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Twins' potential top pick touted as 'Baseball's LeBron or the new Babe'

The latest cover of Sports Illustrated features 17-year-old Hunter Greene as “Baseball’s LeBron or the new Babe.”

No pressure. That is Babe Ruth, the Great Bambino, and LeBron James, 13-time NBA All-Star and four-time league MVP, the magazine is comparing the teenager to.

If Greene really is that good, then the Twins should have their No. 1 pick for the June 12 MLB draft already locked in.

“He’s 17. He mashes. He throws 102. Hunter Greene is the star baseball needs,” the magazine headline continues. “First he has to finish high school.”

The 6-4, 210-pound star from Notre Dame High School of Sherman Oaks, Calif., is projected by many scouts to be one of the top two picks the upcoming draft. The Twins own the No. 1 pick after their franchise-worst 103-loss season.

If Greene is drafted No. 1 overall, he would be the first righthanded high school pitcher ever taken with the top pick. Also, his ability to hit and play short stop have been compared to Alex Rodriguez. So if he flops as a pitcher, the next A-Rod is a nice backup plan.

Sports Illustrated’ Lee Jenkins wrote, “[Greene] hits baseballs 450 feet, throws them 102 mph and gloves them just about anywhere left of second base. When he steps to the plate in batting practice, outfielders shout warnings to the soccer players working out on the adjacent football field, lest they take unexpected headers. At 17, Greene has sent balls out of Petco Park in San Diego and Wrigley Field in Chicago, which is not to imply that he simply deposited them over the fence with a souped-up metal bat. No, he put them out of the stadium completely, with nothing but muscle and wood.”

The feature documents Greene’s journey from child prodigy to establishing himself as the potential No. 1 overall pick and the game’s next superstar. Oh yeah, baseball is only one of many things Green is good at.

Here are some highlights from the story:

The Dodgers’ area scout met him during a pitching lesson when he was nine, deeming his throwing mechanics flawless. Radar guns clocked him at 93 mph when he was 14, the same year UCLA and USC offered him scholarships, well aware that he probably wouldn’t ever step on campus because his draft stock was already so high.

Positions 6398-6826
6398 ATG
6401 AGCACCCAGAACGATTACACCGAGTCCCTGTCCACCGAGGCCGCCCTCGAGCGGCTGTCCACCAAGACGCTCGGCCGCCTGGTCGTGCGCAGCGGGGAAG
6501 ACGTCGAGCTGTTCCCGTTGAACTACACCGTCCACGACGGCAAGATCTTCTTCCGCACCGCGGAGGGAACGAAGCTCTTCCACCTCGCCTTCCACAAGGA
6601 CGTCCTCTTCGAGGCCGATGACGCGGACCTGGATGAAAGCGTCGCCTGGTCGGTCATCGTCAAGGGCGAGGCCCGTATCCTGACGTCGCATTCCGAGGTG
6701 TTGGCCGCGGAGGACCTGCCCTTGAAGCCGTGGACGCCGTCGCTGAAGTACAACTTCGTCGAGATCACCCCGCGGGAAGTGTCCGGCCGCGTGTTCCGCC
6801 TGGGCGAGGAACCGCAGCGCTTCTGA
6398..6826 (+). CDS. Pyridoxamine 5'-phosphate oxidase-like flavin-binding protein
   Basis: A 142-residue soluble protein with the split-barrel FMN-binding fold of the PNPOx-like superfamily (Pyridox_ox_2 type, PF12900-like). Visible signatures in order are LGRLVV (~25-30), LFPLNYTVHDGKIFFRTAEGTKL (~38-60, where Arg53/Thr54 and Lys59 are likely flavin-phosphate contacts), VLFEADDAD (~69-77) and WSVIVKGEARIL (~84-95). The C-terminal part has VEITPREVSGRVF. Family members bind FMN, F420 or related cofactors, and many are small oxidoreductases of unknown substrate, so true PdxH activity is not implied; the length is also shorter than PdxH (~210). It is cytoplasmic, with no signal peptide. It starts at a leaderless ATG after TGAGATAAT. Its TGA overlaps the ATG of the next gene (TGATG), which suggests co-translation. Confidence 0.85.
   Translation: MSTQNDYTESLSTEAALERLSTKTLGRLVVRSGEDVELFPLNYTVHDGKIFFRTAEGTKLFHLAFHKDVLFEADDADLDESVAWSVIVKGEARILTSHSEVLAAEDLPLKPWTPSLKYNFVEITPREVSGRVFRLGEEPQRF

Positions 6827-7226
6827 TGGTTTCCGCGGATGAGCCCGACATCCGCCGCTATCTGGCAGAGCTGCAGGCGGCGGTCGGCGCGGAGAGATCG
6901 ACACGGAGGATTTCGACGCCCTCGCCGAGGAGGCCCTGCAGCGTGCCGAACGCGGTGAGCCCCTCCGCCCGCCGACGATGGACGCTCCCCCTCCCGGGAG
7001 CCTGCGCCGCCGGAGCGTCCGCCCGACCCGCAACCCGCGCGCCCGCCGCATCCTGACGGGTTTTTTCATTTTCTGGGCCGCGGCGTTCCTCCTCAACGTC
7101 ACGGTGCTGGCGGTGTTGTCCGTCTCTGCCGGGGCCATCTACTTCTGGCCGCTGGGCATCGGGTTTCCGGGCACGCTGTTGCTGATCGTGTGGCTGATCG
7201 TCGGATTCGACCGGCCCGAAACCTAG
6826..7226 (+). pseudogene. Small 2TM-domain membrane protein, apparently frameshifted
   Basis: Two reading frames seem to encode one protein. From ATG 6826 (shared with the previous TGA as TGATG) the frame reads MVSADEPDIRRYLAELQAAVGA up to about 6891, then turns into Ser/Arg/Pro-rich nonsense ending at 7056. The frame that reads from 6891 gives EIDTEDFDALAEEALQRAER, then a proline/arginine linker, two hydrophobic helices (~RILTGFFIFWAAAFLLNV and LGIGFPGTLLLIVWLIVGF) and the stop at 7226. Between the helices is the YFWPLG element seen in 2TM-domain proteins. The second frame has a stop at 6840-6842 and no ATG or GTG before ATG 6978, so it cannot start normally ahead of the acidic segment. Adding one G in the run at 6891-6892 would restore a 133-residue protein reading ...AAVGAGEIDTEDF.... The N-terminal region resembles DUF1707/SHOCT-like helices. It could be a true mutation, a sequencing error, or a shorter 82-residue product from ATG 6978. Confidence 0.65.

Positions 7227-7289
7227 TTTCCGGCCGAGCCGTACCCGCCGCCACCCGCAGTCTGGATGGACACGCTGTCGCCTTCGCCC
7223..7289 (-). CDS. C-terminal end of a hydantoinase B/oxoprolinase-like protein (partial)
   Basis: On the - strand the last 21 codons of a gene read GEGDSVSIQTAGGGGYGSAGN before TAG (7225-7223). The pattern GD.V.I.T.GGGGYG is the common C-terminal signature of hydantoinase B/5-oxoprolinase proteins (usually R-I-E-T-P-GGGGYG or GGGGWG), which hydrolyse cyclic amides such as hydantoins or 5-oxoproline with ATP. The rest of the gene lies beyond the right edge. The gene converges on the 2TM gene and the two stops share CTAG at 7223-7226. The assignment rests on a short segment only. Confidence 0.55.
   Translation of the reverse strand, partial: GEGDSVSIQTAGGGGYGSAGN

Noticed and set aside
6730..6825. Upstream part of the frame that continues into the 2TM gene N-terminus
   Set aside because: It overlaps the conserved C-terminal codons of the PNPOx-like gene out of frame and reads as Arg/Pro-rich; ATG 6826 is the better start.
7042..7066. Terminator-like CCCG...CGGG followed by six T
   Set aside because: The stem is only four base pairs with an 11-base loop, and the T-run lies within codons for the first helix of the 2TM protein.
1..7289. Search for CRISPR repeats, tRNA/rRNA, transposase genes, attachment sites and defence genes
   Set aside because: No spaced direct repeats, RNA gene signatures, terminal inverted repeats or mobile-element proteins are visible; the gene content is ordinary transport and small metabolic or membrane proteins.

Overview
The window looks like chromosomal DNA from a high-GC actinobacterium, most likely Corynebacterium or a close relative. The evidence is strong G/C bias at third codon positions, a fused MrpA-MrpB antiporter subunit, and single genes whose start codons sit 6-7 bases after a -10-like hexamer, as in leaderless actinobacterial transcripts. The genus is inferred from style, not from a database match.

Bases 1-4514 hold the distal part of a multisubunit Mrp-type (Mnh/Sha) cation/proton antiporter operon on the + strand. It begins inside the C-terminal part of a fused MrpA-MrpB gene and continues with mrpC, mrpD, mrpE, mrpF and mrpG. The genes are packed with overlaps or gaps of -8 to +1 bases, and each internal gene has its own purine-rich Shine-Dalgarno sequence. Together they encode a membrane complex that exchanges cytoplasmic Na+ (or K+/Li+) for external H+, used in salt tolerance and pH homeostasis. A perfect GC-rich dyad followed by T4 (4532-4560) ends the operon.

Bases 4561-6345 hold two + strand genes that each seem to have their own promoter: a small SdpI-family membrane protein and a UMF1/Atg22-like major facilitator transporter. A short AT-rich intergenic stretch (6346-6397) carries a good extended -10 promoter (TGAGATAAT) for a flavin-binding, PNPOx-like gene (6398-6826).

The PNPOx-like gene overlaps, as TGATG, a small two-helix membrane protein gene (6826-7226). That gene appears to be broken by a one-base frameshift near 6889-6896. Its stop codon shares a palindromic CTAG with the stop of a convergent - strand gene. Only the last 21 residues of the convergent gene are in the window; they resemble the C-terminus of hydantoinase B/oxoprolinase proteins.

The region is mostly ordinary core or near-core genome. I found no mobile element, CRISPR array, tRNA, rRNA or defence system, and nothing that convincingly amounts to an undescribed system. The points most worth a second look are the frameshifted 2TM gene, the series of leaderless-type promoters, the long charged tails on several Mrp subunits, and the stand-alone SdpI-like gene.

Greene does yoga with a private instructor three times a week. He dabbles in Korean. He wonders if he could ever play “The Star-Spangled Banner” on his violin before taking the field. He listens to hip-hop, mainly Travis Scott, but he’s also kind of country: He owns a dozen Bass Pro Shop hats and casts into Castaic Lake. He spends free periods painting with Joseph Lee, his AP studio art teacher; bright colors and bold images are Greene’s trademarks. … He launched a sock drive this winter for the homeless in downtown Los Angeles, after reading an article about a shortage, then handed out 2,300 pairs on Skid Row. He has received four certificates of recognition from L.A.-area politicians for his community service efforts. He delivered his first speech promoting youth baseball when he was eight … .

“This is exactly the kind of kid we desperately need,” says one major league official.

That might be what the new Twins front office is saying after getting to know Greene.

This is not the first time Sports Illustrated has featured a high school star on its cover and only a handful have become superstars in their respective sport. Among those featured were former Timberwolves star Kevin Garnett, Milwaukee Bucks' rising star Jabari Parker, Washington Nationals' star outfielder Bryce Harper and James.